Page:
National Education Association panel focuses on education equity issues
NEA members and minority community panelists discuss education and race
SAN DIEGOÂNoted leaders from ethnic minority communities joined more than 500 educators today for a spirited discussion on race, education and culture in America. Moderated by Washington Post Associate Editor Eugene Robinson, the panel included Georgetown University professor and acclaimed author Dr. Michael Eric Dyson, award winning film producer Moctesuma Esparza, Rep. Mike Honda (D-CA) and Olympic gold medalist Bill Mills. NEA Vice President Lily Eskelsen added the viewpoint of educators. The panel discussion was sponsored by NEA's Minority Community Outreach Department as part of the Association's Annual Meeting.
Robinson started the discussion by asking panelists what difference they think President Obama will make in terms of public education. Noted scholar and popular author Dr. Michael Eric Dyson told the audience that it's okay to question the president. Dyson said, "Recess is over. Teachers must be given adequate resources.Â
Rep. Honda, who is a member of the House Appropriations Committee and chair of the Congressional Asian Pacific American Caucus, called for a public dialogue on equity in public education. Honda said he is not sure that the Elementary and Secondary Education Act will be reauthorized this year, but he said he hopes health care and immigration legislation that can positively affect education equity issues will be passed during this Congress. Honda said congressional leaders from both parties are hearing from educators and the public about the negative effects of the No Child Left Behind Act.
Responding for educators, NEA Vice President Lily Eskelsen said caring and competent teachers will help to change and improve public education for all students. Eskelsen said when asked what's needed to make public schools better, she responds, "teachers like me.Â She told the audience of educators, "It's our job to fall in love with someone else's children and care for them on a daily basis as if they were our own.Â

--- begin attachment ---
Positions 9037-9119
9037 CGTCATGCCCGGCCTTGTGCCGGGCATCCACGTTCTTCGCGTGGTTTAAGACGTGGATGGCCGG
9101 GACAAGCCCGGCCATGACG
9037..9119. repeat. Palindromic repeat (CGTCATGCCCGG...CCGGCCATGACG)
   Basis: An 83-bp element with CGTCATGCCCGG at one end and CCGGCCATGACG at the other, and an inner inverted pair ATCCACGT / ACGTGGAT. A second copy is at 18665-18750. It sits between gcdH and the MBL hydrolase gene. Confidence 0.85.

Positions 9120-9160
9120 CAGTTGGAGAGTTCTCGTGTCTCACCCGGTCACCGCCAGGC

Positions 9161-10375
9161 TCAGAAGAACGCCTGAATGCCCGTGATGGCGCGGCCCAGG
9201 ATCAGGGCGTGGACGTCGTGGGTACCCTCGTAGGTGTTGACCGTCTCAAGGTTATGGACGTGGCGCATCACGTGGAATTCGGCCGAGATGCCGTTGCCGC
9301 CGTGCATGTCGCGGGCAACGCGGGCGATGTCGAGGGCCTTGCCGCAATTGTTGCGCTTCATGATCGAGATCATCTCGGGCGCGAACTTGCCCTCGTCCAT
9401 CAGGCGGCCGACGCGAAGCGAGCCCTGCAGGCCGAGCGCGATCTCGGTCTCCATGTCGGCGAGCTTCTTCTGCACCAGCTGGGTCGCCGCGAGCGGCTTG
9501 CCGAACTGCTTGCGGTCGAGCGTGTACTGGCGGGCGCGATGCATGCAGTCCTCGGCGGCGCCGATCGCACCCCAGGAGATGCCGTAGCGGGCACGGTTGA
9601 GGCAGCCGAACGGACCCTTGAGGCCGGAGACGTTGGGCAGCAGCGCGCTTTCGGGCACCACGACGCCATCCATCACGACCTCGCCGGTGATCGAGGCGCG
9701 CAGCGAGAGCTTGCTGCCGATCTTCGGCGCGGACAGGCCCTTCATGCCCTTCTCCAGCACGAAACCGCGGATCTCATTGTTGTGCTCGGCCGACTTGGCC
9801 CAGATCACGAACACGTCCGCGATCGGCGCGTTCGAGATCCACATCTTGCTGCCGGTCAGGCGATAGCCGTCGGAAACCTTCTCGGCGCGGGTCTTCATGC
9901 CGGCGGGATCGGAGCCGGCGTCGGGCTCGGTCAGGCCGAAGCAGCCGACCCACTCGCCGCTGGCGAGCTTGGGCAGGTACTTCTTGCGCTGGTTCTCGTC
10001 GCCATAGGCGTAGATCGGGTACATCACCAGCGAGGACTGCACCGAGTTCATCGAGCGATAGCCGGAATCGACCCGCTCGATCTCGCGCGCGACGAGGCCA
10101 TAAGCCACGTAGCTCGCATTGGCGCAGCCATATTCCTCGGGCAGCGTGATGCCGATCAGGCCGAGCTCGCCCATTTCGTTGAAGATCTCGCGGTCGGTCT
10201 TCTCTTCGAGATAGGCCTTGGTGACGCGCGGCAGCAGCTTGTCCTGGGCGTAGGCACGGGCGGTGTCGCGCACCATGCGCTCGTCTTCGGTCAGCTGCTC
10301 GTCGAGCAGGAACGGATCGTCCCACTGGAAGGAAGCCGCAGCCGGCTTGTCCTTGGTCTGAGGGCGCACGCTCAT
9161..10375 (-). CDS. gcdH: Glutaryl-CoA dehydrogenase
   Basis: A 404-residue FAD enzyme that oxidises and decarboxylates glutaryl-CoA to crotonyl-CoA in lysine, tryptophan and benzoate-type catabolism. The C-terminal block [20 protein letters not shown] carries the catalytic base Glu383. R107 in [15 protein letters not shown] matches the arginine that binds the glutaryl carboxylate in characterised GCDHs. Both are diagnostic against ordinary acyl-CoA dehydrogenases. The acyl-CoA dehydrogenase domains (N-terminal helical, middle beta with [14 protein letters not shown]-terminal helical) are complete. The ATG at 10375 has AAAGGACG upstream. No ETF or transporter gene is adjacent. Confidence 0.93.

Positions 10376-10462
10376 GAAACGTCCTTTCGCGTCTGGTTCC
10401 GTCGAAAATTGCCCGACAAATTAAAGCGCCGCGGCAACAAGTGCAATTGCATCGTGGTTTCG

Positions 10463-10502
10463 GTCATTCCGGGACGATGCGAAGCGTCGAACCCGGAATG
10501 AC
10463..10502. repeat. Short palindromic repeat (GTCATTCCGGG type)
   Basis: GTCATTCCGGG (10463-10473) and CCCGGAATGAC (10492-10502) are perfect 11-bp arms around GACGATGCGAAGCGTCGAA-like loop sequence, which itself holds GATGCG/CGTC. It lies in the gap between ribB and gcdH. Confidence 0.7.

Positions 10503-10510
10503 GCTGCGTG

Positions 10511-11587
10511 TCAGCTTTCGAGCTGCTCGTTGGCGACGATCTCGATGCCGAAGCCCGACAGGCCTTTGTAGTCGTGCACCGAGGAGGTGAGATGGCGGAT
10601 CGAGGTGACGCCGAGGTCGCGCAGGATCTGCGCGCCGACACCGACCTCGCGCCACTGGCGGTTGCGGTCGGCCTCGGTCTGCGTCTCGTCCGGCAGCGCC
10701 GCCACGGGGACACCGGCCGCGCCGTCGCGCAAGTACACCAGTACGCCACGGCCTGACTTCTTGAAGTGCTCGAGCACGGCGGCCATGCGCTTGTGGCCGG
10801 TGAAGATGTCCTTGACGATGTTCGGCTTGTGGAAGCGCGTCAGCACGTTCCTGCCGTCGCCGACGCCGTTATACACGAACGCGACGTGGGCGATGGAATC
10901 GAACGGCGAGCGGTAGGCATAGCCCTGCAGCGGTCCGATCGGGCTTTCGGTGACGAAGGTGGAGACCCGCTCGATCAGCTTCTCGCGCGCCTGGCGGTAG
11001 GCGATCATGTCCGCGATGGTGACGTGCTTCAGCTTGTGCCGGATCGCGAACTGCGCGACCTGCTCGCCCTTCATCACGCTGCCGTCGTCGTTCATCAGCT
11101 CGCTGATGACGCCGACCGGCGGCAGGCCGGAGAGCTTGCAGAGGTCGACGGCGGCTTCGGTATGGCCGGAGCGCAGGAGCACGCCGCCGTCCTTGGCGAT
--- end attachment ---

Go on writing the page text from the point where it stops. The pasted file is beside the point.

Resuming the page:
Critically acclaimed filmmaker Moctesuma Esparza challenged educators to be more vocal if they want to change a system in which a high percentage of minority students drop out of school.
Olympic gold medalist Bill Mills, who was the inspiration for the film Running Brave, praised President Obama saying that this is the first time in the history of this nation that Native Americans have a voice. Mills said the president made a campaign promise to meet with elected tribal officials, and the meeting has been scheduled for later this year.
There was considerable discussion of charter schools and the role they can play in helping to improve public education. "What we learn from charter schools should benefit all students,Â Eskelsen told the audience. "Charter schools must connect to the larger system so that best practices can help more than a few students.Â
The National Education Association is the nation's largest professional organization, representing 3.2 million elementary and secondary teachers, higher education faculty, education support professionals, school administrators, retired educators and students preparing to become teachers.